Wednesday, July 23, 2008


Have you ever noticed that the people that devote their time and energy to humanitarian efforts are often incredibly uncomfortable dealing with humans? Perhaps there's something in their chemical makeup that makes it easier to deal with humanity in a broad and theoretical way, rather than deal with humans as individuals.

Bobby Guffin, one of the protagonists in David Ian Lee's ambitious and compelling play, Sleeper, is such a character. He wants to make the world a better place. He may even want to save the world. He also wants to avoid interacting with his wife at all costs.

The first half of Sleeper takes place in various cities and towns in March of 2003, just before the U.S.'s war on Iraq. The aforementioned Bobby works as a freelance consultant for hospitals, trying to organize and improve their admittance and insurance policies. He's disillusioned with his work. After a chance encounter with an old college buddy, he decides to go to Afghanistan to help build roads. His wife, Teri, spends most of her time trying - and failing - to connect with her sick father and waiting in vain for Bobby to give her the time of day.

Meanwhile, Rachel Anderson, an ambitious right-wing talk show host, is finding her career bashing the left and praising President Bush skyrocket.

In Afghanistan, Bobby is kidnapped and held hostage, which sets the stage for the second half. Teri is now a left-wing activist, although it's unclear as to how much she really cares about her husband versus how much she cares about using his abduction to fuel her own causes. Rachel's reporting of Bobby's abduction has boosted her career even more, making her one of the most prominent right-wing television pundits along with Bill O'Reilly and Sean Hannity.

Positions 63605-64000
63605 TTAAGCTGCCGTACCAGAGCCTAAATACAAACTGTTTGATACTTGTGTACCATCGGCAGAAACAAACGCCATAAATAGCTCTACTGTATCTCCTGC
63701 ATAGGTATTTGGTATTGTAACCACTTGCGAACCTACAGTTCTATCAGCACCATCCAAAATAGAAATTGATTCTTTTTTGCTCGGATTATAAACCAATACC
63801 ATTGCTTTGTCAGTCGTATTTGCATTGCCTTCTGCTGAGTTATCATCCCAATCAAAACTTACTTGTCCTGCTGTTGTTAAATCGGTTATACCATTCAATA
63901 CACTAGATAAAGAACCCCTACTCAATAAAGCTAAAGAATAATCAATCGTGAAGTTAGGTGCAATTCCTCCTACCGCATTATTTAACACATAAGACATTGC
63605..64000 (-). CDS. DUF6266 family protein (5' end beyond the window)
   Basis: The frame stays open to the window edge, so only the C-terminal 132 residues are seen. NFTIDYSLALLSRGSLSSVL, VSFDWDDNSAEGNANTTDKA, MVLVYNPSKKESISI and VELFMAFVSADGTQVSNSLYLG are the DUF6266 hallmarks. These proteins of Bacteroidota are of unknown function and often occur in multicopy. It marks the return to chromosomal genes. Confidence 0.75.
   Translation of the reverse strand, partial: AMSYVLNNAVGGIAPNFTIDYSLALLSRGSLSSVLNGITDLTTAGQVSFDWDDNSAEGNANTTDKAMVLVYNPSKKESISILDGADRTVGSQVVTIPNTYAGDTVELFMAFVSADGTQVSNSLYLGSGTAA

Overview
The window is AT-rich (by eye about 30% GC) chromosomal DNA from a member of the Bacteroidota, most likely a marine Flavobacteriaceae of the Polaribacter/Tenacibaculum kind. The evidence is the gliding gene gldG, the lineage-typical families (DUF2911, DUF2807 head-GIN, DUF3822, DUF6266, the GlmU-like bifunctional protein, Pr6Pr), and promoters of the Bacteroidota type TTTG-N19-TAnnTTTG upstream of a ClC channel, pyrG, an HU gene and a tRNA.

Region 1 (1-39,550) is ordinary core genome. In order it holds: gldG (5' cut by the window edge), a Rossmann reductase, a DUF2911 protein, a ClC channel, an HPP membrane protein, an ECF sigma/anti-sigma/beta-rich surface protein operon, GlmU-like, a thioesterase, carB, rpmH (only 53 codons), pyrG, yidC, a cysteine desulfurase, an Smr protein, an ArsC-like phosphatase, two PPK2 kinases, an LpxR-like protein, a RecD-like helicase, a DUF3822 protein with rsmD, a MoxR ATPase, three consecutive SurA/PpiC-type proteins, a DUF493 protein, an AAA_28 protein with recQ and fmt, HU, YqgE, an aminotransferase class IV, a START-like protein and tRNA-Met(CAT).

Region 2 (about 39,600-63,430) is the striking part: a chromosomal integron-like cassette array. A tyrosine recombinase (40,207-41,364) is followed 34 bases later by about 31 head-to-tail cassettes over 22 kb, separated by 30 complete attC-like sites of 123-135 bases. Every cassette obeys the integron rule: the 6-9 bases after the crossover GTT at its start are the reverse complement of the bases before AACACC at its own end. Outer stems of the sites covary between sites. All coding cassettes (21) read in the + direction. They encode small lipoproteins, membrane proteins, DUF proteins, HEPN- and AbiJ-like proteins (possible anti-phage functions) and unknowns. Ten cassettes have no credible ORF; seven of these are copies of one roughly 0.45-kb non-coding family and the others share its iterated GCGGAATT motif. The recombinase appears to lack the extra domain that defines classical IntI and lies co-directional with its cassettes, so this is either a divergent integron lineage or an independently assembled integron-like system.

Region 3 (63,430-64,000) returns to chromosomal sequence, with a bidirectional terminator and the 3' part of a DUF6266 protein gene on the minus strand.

The bulk of the second act flips back and forth between Bobby being held hostage in an undisclosed location in April of 2003 and a live on-air interview with Teri on Rachel's hit TV show in 2008.

One of the things that saves Sleeper from being merely a position paper against the Bush administration's foreign policy is that it is populated with well-rounded, believable characters, not archetypes or mouthpieces. As hateful and infuriating as Rachel is, she's not a two-dimensional monster, but a somewhat tragic and yes, even sympathetic figure blinded and consumed by zeal and ambition. Bobby and Teri are not purely idealists, but are haunted by personal traumas: they have problems concerning marriage, intimacy, and past pains, not just problems of political ideology. Even Bobby's captors are portrayed as having conflicting feelings about what they're doing.

Also, there are some intense, visceral moments in the show that make Sleeper an engaging theatrical experience as opposed to soapbox grandstanding.

The acting is stellar across the board, with perhaps Kristen Vaughan nearly stealing the show as Rachel. In addition to writing the script, Lee is quite effective as Bobby. Karen Sternberg is wholly believable as Teri.

Micah Chartrand, David Dartley, Jason Griffith, Emily Hagburg, L.Jay Meyer, and Craig Lee Thomas round out the rest of ensemble cast nicely.

There's a definite tonal and stylistic shift between the two acts, due in part to Lee's script and in part to Nat Cassidy's direction. For example, there's a stylistic choice made in Act One (where the cast members remain on stage rather than exit after their scenes) that is eliminated in Act Two, save for a brief return towards the end. I'm inclined to say that it works, or at least, that it didn't bother me, even though some audience members may find it jarring.

Sleeper deals well with the political as well as the personal, and astutely explores why and how there's often a divide between the two. It is a very fine production of a very fine play.

Sleeper plays for three more nights (August 3,4 & 5) at manhattantheatresource (177 MacDougal Street). For tickets go here.

Fearing intimacy,

James "Political Atheist" Comtois

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